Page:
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The King Who Became a Commoner for Love

There was no question he loved her. He was absolutely bedazzled by her. Surprising, really, because she was plain, maybe even… well, (to someone else perhaps) disappointing. But then, he himself was a poor man who didn’t have even two coins to rub together. He wasn’t especially handsome, either. But he was good… a good and godly man, and he swept her off her feet, and won her heart. What makes that ordinary story extraordinary is the rest of the story.

The story—told by Soren Kierkegaard —actually begins, “Suppose there was a king who loved a humble maiden.” He was a great king and he could have whatever he wanted. Every statesman feared his wrath, every foreign state trembled before his power; they would have all sent ambassadors to the wedding.

He realized that if he asked his courtiers they would say, “Your majesty is about to confer a favor upon the maiden for which she can never be sufficiently grateful her whole life long.” That was the problem! Even if she wanted to come with him, he would never know for certain if she would have loved him for himself. So he wrestled with his troubled thoughts alone.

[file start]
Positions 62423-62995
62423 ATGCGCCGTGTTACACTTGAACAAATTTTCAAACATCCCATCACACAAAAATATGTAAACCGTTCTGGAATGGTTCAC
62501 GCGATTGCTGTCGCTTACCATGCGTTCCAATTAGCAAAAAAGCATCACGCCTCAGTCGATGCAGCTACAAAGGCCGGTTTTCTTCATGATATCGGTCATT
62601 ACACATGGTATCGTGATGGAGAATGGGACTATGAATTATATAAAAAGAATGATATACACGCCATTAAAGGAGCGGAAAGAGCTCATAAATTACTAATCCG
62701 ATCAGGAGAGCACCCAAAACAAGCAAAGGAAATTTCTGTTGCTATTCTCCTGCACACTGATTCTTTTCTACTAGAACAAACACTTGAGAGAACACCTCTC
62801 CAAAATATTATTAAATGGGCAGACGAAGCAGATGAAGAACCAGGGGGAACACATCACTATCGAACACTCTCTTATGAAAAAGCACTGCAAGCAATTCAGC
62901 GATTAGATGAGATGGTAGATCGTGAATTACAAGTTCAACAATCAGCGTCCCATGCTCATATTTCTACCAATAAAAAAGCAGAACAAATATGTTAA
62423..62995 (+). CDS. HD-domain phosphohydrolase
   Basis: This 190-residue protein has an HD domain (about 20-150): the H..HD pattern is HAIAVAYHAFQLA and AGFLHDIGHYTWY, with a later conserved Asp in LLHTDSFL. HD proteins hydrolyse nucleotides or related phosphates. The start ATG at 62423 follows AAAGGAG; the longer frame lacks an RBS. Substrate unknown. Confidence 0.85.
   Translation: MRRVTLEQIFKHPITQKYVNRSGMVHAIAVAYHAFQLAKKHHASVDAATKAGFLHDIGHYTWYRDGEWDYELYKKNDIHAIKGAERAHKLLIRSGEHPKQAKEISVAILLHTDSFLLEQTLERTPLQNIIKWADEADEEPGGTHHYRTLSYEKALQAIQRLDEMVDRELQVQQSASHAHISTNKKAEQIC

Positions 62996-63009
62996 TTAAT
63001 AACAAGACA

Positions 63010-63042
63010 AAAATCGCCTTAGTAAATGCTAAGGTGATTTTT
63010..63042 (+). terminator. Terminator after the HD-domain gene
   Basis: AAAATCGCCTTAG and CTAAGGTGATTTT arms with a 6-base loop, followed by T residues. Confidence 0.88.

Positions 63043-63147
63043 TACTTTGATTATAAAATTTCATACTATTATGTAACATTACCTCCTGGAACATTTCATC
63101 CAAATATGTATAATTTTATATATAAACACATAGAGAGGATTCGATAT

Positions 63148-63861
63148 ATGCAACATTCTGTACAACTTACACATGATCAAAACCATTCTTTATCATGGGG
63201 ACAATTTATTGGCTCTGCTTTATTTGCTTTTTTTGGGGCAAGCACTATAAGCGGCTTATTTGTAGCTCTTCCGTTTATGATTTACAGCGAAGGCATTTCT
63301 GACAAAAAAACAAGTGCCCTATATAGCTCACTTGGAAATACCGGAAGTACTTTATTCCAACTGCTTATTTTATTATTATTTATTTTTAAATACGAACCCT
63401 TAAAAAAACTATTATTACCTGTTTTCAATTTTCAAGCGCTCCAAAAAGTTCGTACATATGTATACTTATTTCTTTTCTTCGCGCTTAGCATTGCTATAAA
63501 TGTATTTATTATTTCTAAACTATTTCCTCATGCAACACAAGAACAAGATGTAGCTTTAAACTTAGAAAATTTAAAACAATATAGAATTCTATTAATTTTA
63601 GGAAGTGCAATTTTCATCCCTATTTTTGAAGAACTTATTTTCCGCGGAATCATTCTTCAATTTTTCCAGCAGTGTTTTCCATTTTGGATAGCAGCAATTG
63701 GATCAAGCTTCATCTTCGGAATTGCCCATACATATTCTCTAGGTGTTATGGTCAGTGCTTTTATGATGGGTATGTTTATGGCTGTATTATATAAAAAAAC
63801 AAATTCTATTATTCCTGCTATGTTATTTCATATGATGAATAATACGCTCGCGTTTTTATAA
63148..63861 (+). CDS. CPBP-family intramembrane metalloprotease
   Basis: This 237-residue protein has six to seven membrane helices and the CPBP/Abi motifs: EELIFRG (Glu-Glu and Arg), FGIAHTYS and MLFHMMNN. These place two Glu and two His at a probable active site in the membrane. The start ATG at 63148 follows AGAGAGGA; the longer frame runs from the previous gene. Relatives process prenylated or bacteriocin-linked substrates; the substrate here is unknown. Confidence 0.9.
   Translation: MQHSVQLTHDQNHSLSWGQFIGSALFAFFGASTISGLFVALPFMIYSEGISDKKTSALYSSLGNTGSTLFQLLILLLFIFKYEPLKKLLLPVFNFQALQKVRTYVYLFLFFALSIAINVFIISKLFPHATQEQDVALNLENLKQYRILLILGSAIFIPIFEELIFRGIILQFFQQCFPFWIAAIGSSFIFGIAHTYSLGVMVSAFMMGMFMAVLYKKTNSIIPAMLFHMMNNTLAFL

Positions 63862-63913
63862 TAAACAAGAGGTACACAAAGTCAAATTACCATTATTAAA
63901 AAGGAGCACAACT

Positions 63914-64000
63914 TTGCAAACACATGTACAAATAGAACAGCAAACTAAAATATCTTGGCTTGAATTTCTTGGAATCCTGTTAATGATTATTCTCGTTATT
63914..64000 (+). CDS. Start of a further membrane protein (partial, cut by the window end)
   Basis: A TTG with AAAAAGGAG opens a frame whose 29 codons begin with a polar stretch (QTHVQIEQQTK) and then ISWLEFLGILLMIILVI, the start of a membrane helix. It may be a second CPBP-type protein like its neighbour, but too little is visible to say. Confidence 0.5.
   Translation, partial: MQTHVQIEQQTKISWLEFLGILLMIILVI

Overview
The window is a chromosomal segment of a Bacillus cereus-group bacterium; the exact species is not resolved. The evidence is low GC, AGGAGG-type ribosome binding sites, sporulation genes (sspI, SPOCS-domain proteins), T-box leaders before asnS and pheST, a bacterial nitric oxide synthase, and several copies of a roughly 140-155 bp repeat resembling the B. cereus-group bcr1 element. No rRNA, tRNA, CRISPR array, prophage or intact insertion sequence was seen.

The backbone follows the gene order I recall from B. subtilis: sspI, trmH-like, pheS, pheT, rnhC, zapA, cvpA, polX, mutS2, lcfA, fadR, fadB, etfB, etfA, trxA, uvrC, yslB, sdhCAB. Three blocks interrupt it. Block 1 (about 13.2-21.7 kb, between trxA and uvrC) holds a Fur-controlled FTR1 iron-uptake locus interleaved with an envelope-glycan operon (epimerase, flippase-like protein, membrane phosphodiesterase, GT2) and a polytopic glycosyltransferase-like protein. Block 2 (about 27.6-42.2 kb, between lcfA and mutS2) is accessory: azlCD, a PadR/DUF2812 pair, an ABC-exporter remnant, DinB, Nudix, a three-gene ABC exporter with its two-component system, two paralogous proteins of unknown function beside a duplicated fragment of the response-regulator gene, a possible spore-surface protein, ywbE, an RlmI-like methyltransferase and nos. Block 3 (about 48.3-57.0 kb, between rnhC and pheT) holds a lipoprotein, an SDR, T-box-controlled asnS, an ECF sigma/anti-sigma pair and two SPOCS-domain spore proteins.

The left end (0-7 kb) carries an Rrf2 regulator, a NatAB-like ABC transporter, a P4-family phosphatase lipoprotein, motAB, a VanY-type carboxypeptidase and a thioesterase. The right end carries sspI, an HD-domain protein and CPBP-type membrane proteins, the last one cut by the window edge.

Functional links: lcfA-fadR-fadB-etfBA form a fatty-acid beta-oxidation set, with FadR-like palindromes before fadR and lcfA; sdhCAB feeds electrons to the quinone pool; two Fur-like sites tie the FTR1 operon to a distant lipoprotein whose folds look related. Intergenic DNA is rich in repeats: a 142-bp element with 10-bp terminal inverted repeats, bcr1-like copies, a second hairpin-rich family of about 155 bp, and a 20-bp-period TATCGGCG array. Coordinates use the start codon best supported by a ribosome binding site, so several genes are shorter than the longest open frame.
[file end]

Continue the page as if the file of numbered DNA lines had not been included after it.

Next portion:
Finally, he decided. If she could not come up to his high station and be sure to love him freely, he must descend to hers. And he must descend stripped of his royal power and wealth, for only then would he know if his beloved loved him freely, as equals. So he laid aside all his power and privileges, and came to her as her equal, to win her love.


Soren Kierkegaard, Philosophical Fragments (CreateSpace Independent Publishing Platform, 2009), Page 21

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